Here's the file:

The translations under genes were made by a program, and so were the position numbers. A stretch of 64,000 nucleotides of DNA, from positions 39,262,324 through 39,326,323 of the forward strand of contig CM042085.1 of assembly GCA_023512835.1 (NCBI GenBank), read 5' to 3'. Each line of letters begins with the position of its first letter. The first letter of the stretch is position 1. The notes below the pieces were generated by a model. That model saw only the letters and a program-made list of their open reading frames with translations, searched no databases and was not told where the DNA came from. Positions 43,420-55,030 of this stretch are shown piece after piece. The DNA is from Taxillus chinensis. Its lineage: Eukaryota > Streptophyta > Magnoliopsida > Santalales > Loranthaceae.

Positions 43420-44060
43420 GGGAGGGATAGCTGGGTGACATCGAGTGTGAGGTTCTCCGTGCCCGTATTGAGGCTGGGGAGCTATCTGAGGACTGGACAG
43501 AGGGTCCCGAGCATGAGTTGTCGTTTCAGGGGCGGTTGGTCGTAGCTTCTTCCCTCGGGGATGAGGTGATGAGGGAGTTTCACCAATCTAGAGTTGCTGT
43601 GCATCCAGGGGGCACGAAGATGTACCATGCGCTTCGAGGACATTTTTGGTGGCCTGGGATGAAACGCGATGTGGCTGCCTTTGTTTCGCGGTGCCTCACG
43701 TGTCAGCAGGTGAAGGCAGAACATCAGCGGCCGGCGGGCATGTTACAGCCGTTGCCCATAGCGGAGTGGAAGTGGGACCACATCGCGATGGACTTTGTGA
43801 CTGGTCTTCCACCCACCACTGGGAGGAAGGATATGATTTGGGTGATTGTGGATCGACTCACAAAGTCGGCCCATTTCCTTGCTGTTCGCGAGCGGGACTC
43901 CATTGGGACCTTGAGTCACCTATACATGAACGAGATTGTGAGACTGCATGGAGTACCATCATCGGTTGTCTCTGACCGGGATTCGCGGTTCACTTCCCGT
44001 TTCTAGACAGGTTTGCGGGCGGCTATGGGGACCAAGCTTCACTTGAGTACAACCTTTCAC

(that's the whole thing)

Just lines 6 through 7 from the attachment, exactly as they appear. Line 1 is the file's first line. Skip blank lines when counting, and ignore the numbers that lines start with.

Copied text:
43701 TGTCAGCAGGTGAAGGCAGAACATCAGCGGCCGGCGGGCATGTTACAGCCGTTGCCCATAGCGGAGTGGAAGTGGGACCACATCGCGATGGACTTTGTGA
43801 CTGGTCTTCCACCCACCACTGGGAGGAAGGATATGATTTGGGTGATTGTGGATCGACTCACAAAGTCGGCCCATTTCCTTGCTGTTCGCGAGCGGGACTC